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              Extended broad-spectrum beta-lactamases conferring transferable resistance to newer beta-lactam agents in Enterobacteriaceae: hospital prevalence and susceptibility patterns.

              Before 1985 at the Pitié-Salpêtrière Hospital in Paris (2,400 beds), resistance to cefotaxime in clinical isolates of Enterobacteriaceae involved only species producing inducible class 1 beta-lactamase. Between November 1985 and April 1987, however, 62 isolates (57 of Klebsiella pneumoniae and five of Escherichia coli) showed decreased susceptibility to cefotaxime (mean MIC, 8-16 micrograms/mL). The transferability of cefotaxime resistance in E. coli K12 was demonstrated for 15 of 16 selected isolates. By isoelectric focusing using iodometric detection with 20 mg of ceftriaxone/100 mL and determination of substrate and inhibition profiles, three beta-lactamases mediating cefotaxime resistance were identified as SHV-2 (isoelectric point [pI] 7.6), CTX-1 (pI 6.3), and "SHV-2-type" or SHV-3 (pI 6.98). The three beta-lactamases hydrolyzed penicillins and cephalosporins (including cefotaxime and ceftriaxone) and were therefore designated "extended broad-spectrum beta-lactamases" (EBS-Bla). The enzymes conferred to derivatives a high level of resistance to amoxicillin, ticarcillin, piperacillin, and cephalothin and a decreased degree of susceptibility (i.e., MICs increased by 10- to 800-fold) to cefotaxime, ceftriaxone, ceftazidime, and aztreonam. These beta-lactamases did not affect the activity of cephamycins (cefoxitin, cefotetan, moxalactam) or imipenem. Synergy between clavulanate or sulbactam (2 micrograms/mL) and amoxicillin was greater against derivatives producing EBS-Bla than against those producing TEM-1, TEM-2, or SHV-1; this synergy was greater with clavulanate than with sulbactam against derivatives producing SHV-2 and the SHV-2-type enzyme but was similar with clavulanate and sulbactam against those producing CTX-1. A double-disk synergy test performed with cefotaxime and Augmentin disks (placed 30 mm apart, center to center) seemed a useful and specific test for the detection of strains producing EBS-Bla.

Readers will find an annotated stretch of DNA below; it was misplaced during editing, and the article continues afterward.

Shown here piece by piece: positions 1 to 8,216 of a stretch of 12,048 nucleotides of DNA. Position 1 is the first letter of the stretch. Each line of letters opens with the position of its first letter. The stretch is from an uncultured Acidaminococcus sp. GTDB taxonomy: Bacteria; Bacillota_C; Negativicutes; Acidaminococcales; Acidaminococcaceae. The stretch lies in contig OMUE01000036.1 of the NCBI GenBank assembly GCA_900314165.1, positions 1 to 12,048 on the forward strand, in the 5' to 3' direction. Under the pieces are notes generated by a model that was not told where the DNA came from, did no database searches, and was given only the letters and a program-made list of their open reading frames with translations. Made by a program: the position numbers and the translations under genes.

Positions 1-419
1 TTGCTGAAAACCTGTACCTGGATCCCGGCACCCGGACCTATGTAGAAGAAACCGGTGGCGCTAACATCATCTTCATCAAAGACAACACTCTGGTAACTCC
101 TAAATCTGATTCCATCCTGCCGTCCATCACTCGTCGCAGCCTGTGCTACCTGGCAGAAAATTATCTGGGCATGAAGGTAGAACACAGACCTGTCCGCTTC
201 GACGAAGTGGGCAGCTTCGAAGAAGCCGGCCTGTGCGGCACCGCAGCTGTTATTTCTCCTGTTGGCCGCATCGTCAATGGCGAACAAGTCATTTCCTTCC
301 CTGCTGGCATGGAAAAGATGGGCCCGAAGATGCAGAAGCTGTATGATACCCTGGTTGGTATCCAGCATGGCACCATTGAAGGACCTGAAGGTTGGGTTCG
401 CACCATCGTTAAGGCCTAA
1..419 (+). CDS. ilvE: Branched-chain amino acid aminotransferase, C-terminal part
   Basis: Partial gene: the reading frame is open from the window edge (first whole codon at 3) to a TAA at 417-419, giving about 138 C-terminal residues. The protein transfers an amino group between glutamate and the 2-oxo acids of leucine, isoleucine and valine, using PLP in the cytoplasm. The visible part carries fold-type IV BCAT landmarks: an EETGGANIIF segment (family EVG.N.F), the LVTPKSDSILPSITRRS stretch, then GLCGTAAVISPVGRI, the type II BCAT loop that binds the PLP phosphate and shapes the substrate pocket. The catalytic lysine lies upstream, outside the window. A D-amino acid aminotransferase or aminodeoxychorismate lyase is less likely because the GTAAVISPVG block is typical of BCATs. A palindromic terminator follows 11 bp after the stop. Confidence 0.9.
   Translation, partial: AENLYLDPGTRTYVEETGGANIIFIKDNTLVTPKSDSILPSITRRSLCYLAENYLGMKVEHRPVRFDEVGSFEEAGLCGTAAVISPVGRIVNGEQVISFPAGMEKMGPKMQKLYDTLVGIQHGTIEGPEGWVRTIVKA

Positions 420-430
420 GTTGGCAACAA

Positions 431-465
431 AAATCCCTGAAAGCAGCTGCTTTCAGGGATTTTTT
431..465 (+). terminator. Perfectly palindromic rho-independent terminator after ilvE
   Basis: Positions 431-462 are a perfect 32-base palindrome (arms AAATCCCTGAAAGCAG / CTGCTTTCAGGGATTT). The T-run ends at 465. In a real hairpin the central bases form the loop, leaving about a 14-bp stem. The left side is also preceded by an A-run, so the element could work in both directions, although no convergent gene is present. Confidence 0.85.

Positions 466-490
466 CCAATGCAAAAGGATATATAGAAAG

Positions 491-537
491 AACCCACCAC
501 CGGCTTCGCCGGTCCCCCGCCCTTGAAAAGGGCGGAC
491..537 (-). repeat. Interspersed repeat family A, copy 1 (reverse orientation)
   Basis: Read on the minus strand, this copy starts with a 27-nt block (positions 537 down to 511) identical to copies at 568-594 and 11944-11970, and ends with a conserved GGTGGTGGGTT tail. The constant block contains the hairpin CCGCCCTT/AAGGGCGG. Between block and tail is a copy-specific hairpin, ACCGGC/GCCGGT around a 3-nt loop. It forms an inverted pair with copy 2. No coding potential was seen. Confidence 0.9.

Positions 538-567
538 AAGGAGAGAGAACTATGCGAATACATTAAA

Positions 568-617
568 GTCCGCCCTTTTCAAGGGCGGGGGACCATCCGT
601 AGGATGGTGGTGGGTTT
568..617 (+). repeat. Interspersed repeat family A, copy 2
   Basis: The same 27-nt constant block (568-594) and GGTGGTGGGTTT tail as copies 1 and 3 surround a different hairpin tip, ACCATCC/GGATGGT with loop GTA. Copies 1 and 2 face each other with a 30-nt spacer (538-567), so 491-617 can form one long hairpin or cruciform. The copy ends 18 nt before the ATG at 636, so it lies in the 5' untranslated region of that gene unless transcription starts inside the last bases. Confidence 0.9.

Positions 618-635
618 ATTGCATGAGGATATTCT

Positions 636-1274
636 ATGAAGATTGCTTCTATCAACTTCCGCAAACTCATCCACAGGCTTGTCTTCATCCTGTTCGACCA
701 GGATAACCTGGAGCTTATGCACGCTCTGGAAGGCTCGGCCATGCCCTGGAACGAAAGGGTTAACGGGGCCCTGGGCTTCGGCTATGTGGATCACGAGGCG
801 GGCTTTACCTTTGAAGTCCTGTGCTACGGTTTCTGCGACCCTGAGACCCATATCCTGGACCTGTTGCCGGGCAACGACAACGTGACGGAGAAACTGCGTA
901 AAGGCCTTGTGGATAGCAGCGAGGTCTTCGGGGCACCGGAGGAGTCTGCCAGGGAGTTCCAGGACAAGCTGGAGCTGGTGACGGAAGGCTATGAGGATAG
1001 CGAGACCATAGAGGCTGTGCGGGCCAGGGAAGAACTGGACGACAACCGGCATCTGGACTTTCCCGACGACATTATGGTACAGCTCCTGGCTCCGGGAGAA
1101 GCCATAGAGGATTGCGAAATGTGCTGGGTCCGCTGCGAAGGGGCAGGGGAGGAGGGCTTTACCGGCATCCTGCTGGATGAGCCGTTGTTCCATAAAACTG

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                Author and article information

                Journal
                BMC Infect Dis
                BMC Infectious Diseases
                BioMed Central
                1471-2334
                2010
                12 July 2010
                : 10
                : 204
                Affiliations
                [1 ]Hôpital Joseph Raseta Befelatanana, Antananarivo, Madagascar
                [2 ]Institut Pasteur, Antananarivo, Madagascar
                [3 ]Institut de la Francophonie pour la Médecine Tropicale, Ventiane, Laos
                Article
                1471-2334-10-204
                10.1186/1471-2334-10-204
                2912907
                20624313
                Copyright ©2010 Andriatahina et al; licensee BioMed Central Ltd.

                This is an Open Access article distributed under the terms of the Creative Commons Attribution License ( http://creativecommons.org/licenses/by/2.0), which permits unrestricted use, distribution, and reproduction in any medium, provided the original work is properly cited.

                Categories
                Research Article

                Infectious disease & Microbiology